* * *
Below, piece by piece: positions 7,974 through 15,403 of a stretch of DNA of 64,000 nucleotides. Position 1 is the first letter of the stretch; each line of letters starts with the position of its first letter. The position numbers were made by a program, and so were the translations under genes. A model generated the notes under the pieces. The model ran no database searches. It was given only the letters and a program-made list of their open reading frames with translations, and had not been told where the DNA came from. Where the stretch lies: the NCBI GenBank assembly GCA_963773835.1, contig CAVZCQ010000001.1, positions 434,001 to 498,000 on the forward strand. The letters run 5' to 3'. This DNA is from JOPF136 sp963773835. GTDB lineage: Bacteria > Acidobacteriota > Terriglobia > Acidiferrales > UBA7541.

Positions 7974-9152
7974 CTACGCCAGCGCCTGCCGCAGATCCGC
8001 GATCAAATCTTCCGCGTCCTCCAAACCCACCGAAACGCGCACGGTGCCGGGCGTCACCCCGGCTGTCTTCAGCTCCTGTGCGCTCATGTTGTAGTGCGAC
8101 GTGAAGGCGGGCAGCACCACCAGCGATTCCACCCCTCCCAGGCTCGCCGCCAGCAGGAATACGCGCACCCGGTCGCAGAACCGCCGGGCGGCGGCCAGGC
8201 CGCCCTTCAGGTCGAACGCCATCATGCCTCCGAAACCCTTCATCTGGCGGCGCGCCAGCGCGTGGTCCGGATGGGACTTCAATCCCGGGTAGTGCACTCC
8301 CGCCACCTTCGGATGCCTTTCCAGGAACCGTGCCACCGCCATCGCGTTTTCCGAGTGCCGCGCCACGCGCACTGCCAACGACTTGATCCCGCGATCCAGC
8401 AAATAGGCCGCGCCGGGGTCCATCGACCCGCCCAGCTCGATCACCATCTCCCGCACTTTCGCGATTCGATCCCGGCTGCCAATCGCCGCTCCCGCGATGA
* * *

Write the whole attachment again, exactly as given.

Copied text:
Below, piece by piece: positions 7,974 through 15,403 of a stretch of DNA of 64,000 nucleotides. Position 1 is the first letter of the stretch; each line of letters starts with the position of its first letter. The position numbers were made by a program, and so were the translations under genes. A model generated the notes under the pieces. The model ran no database searches. It was given only the letters and a program-made list of their open reading frames with translations, and had not been told where the DNA came from. Where the stretch lies: the NCBI GenBank assembly GCA_963773835.1, contig CAVZCQ010000001.1, positions 434,001 to 498,000 on the forward strand. The letters run 5' to 3'. This DNA is from JOPF136 sp963773835. GTDB lineage: Bacteria > Acidobacteriota > Terriglobia > Acidiferrales > UBA7541.

Positions 7974-9152
7974 CTACGCCAGCGCCTGCCGCAGATCCGC
8001 GATCAAATCTTCCGCGTCCTCCAAACCCACCGAAACGCGCACGGTGCCGGGCGTCACCCCGGCTGTCTTCAGCTCCTGTGCGCTCATGTTGTAGTGCGAC
8101 GTGAAGGCGGGCAGCACCACCAGCGATTCCACCCCTCCCAGGCTCGCCGCCAGCAGGAATACGCGCACCCGGTCGCAGAACCGCCGGGCGGCGGCCAGGC
8201 CGCCCTTCAGGTCGAACGCCATCATGCCTCCGAAACCCTTCATCTGGCGGCGCGCCAGCGCGTGGTCCGGATGGGACTTCAATCCCGGGTAGTGCACTCC
8301 CGCCACCTTCGGATGCCTTTCCAGGAACCGTGCCACCGCCATCGCGTTTTCCGAGTGCCGCGCCACGCGCACTGCCAACGACTTGATCCCGCGATCCAGC
8401 AAATAGGCCGCGCCGGGGTCCATCGACCCGCCCAGCTCGATCACCATCTCCCGCACTTTCGCGATTCGATCCCGGCTGCCAATCGCCGCTCCCGCGATGA